We had descended from the mountains back to sea level and out to the coastal city of Bergen. Sailing Sognefjord out through the archipelago and south to Bergen showed me a very different perspective on Norway. Houses lined the rocky coastlines, nestled in the forests of the hundreds of tiny islands.
Getting in via Sognefjord
We took the 3.30pm Norled fast ferry from Flåm along Sognefjord. They had a deal of two adults for 1,200NOK which was good value per person considering the bus was around 400NOK. Plus you get to experience almost the whole fjord from the water with space to move around.
The scale of the fjords might have shrunk as we got further out to sea, but the views were still brilliant and snow capped mountains ducked and weaved from view. The ferry stopped at a whole bunch of places that begged for exploring.
Where we stayed
We arrived in Bergen at about 8.45pm and from the drop off point it was a short ten minute walk to Basic Hotel Bergen. As the name suggests, it’s basic! It was an acceptable 3-star, but the bar downstairs could be heard when we finally wanted to sleep. Not too loud though since we requested a high floor.
In typical Norwegian style it was super expensive at 950NOK/n for two people, but hostels are about 400NOK per person anyway.
If that’s still too much I’m sure people were camping on the Seven Peaks.
Bryggen is surely the most famous spot in Bergen. The old town waterfront is a UNESCO site and the old wooden buildings are a from the 1700s. They certainly aren’t the original buildings though as Bryggen has been ravaged by fire many many times in it’s thousand years of existence.
As you walk through Bryggen it’s amazing that the buildings still stand. Warped and sloped, they lean on each other for support. Literally.
It’s not huge, but it’s charming. The back streets are also really nice to explore with loads of shops, bars and cafes inside the old, but newer buildings.
We were lucky to have spots of good weather in a place where it rains 240 days a year, but the best light is never the middle of the day anyway.
The Hanseatic Museum
The Hanseatic Museum is housed within a façade, but it’s also a very old building. It will tell you everything you need to know about how the German Hanseatic League dominated trade in Europe for hundreds of years and the role Bryggen played.
Merchants lived in what were surely horribly cold conditions in winter (though the fishermen had it worse as most of the catch was made in winter) with their protégés inside the store houses. Their beds didn’t seem so bad for the time, but they were all essentially inside cupboards in the centre of the buildings to keep warm. No heating was allowed in Bryggen due to the fire risks. At least they had plenty of dried fish to eat.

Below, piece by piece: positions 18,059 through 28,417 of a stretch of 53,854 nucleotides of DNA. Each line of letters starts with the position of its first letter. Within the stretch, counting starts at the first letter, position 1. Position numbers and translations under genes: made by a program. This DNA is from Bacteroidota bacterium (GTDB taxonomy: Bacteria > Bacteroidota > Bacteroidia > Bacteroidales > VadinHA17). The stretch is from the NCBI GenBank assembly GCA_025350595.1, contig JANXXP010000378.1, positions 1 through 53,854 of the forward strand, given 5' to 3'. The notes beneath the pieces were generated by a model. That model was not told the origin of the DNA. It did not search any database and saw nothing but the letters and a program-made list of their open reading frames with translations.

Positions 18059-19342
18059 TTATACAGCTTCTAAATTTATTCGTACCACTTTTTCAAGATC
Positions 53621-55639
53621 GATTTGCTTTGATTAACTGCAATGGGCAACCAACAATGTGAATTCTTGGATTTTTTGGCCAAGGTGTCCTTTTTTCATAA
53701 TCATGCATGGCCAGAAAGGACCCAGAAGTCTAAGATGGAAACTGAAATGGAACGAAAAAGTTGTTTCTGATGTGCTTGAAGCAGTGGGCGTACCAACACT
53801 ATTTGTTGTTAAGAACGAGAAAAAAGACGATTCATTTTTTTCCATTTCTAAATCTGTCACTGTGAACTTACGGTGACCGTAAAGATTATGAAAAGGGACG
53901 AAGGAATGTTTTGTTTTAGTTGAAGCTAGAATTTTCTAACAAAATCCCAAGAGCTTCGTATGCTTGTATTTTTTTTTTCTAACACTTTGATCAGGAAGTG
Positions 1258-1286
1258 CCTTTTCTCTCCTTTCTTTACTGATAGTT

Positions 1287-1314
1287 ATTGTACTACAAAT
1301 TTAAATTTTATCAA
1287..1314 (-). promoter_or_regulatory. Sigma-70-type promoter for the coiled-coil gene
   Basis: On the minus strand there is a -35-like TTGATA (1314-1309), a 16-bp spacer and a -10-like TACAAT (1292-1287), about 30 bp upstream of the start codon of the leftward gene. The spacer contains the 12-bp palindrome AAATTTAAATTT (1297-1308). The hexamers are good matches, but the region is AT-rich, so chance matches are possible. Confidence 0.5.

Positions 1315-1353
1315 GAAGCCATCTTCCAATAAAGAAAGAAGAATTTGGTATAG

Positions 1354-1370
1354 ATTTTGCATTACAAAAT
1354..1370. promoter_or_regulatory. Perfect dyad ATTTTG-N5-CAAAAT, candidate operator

Like all of Europe there are all sorts of churches built during different eras or times of influence. Bergen has quite a few nice ones. Norwegians seem to be very religious still and can be seen attending church on Sunday morning in traditional dress. Shops are often shut on Sundays too.
Fairly far south from Bergen’s centre there is also this Stave Church. It wasn’t open so late in September, but it’s quite a big one and so it would probably be worth a peek in summer. We took the opportunity to see it while we had a car.
Vikings in the Castle!
Funnily as we entered Bergenhus Fortress to see Haakon’s Hall we stumbled across some Vikings! There was a dozen or so of them in groups practising sword and spear techniques and breaking lines.
It seemed pretty ferocious at times despite the blunt weapons (I’m sure it still stings!), but if anyone is tough enough it’s the Norwegians.
Mt Fløyen and the Seven Peaks
Apparently Bergen-ites can’t agree on exactly which peaks form the Seven Peaks of Bergen, but who could blame them, there are a lot of them.
The easiest one to climb is Mt Fløyen behind Bryggen, but of course you can always take the train. It takes about 45 minutes (don’t try and cut the time, Norwegians are fit) and you can always reward yourself with a softie (what Norwegians call soft serve) at the top.
What to Eat
Norwegians are big on baked goods and Bergen is rife with bakeries. I don’t mean it as a bad thing! These bolles seem to be popular with cinnamon or custard.
Fish, fish and more fish
With fishing so important to the history here, Norwegians make a damn good fish soup! Mmm herby..
The popular fish seem to be cod, haddock and mackerel. Now you could always go to the fish market, but it’s not really a proper market anymore and more so a series of bars on the waterfront. We had nice seafood somewhere across the road at The Classic restaurant.
There’s no better way to be naughty and ruin your chances of Santa visiting you this Christmas than eating the sleigh pullers. I didn’t find reindeer all that amazing, but maybe a steak cut would be tastier.
Where to grab Coffee
Bergen is also a place where you can get great coffee. Kaffebrenneri Vågen behind Bryggen was the best double-the-price-of-home latte I had. Krok og Krinkel Bookcafe could also deliver.